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Answers (5)

How to Grow Your Points on a Budget?

How to Grow Your Points on a Budget?

  1. flygirl

    Hi everyone,

    First off, I’m so glad I happened to stumble across this blog! It’s great to read articles and posts from people who also love air travel.

    I’m a college student based in DEN. I’ve always had a huge passion for flying and traveling, and I’ve been fortunate enough to go to many different destinations over the course of my life thus far. My first flight was in my early stages of infancy, and my family has continued to travel quite frequently since then.

    However, that being said, up until recently, most of my flights were booked through my parents’ corporate frequent flyer accounts. I did the flying, and they reaped the benefits!

    Now, I’ve spent some time building up my own frequent flyer account. But, it’s not easy when you’re in college and on a budget!

    Any suggestions as to how I might be able to fly more often, without high ticket prices?

    Thanks in advance!

    P.S. Mostly fly with United. Should I change now or stick with them?

    P.S.S. Several of my family members work in the industry and give me buddy passes, which lets me fly, but since it’s non-rev, I don’t earn the miles. Any general thoughts on buddy passes?

  2. MidSouthSkier

    Welcome [USER=1674]@flygirl[/USER] – if you follow flight attendant Heather Poole on Twitter you’ll know that in general she has a “friends don’t let friends use buddy passes” type of mentality. Having said that, she lives in LA and her flight base is in NYC so I’m sure it’s a lot more difficult to use buddy passes there than in other parts of the country. I have a co-worker who uses buddy passes several times a year but he is also typically taking flights to-and-between mid-continent hubs and usually doesn’t have any problems

    But as for your situation with miles – do you currently have any mileage-credit cards? Or any cards at all? While I don’t imagine you’d be able to sign up for tons of cards on a college student’s income I’d think you should be able to get one or two – just enough to start building your credit history. Then down the road you could look at manufactured spending techniques (which is not a focus of this blog) and see how to use those cards to buy things that can be turned back into cash relatively quickly and use that to pay off the credit cards.

    Of course the most important thing with credit cards is to pay off the entire balance each month. Paying interest on credit cards can offset any benefit you reap with “free” flights.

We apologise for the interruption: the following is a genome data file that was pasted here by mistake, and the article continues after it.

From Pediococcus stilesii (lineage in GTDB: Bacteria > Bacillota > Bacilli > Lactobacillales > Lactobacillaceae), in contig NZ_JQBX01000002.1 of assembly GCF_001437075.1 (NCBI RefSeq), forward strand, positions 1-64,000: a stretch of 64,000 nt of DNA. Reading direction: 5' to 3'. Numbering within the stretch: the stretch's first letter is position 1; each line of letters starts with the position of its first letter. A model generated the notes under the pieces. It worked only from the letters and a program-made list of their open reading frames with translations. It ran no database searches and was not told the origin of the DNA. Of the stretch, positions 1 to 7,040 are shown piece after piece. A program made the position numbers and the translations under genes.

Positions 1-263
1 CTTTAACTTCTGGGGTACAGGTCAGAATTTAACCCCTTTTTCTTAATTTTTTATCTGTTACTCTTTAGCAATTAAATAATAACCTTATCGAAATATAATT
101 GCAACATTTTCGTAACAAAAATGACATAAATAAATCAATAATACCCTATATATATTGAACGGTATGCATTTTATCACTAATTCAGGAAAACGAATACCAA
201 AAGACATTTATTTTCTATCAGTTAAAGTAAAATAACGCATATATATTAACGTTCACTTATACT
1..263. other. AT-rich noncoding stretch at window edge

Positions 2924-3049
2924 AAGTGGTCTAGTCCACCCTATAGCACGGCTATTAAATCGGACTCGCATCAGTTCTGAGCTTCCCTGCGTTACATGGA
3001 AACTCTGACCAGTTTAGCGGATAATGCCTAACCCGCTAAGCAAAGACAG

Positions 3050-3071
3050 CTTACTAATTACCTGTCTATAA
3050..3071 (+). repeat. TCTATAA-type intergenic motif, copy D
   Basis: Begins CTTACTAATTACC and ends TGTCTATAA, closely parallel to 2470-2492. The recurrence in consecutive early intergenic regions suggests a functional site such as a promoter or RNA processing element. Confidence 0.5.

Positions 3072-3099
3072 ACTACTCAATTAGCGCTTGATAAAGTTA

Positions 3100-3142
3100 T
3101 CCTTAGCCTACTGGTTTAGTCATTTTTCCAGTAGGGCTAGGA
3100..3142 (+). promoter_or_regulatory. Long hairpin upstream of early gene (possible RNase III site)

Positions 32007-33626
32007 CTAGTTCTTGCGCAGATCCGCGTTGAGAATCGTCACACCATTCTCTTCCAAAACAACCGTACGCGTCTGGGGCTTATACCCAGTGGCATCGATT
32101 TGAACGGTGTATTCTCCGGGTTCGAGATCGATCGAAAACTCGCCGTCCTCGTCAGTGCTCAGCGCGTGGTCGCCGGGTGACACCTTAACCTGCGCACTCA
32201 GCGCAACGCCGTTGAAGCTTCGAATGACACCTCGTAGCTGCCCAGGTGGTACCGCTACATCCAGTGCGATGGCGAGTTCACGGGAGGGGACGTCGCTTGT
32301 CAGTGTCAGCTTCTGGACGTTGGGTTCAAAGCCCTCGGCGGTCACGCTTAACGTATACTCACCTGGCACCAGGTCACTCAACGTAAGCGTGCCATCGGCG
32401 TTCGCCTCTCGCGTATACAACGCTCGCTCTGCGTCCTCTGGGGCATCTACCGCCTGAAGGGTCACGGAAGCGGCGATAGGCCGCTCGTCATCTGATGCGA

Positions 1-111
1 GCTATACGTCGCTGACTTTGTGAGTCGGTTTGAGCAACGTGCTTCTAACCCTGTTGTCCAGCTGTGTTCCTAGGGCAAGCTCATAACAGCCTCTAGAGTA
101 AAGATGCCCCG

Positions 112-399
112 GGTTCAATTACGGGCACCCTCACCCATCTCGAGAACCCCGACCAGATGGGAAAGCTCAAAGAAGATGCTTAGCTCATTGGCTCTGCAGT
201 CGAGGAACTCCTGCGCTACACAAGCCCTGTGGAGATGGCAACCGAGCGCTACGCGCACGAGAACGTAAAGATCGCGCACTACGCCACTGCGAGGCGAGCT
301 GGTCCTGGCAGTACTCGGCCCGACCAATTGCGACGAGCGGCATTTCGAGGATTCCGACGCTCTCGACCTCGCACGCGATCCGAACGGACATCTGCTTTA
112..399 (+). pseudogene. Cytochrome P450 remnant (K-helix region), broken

3. flygirl

    [USER=184]@MidSouth Skier[/USER] Thanks for your reply!

    I’ve only had positive experiences using buddy passes from my family members. And since they have seniority within their respective airlines, it’s easier to get a seat.

    No current credit cards! Debating getting one later this year, but I’ve always been worried about going into debt like many others have when they obtained a credit card. How quickly do you think I would be able to see a return on the benefits? Do you think it would be worth it to get a credit card?

  4. MidSouthSkier

    It’s always worth it to get a credit history started! If you’re concerned about it, just get one of your parents to make you an Authorized User on one of their cards or to co-sign for a card for you. Only use it for, say, gas and essentials and be sure to pay it back. The great thing about building a credit history is that it doesn’t mean you have to spend a lot, you just have to pay back (on time) what you do spend.

    With the death of mileage runs (for the most part) credit cards and their sign-up bonuses are the fastest way to accumulate miles. Take a look at the Beginner’s Guide under the Start Here tab at the top of the page and give that a read-through before signing up for any cards.

  5. Donna

    I had a niece request gift miles (Delta) to pay for an award flight to Europe for her college graduation. It worked out great – she got her free flight and Mom and Dad paid for the other expenses.

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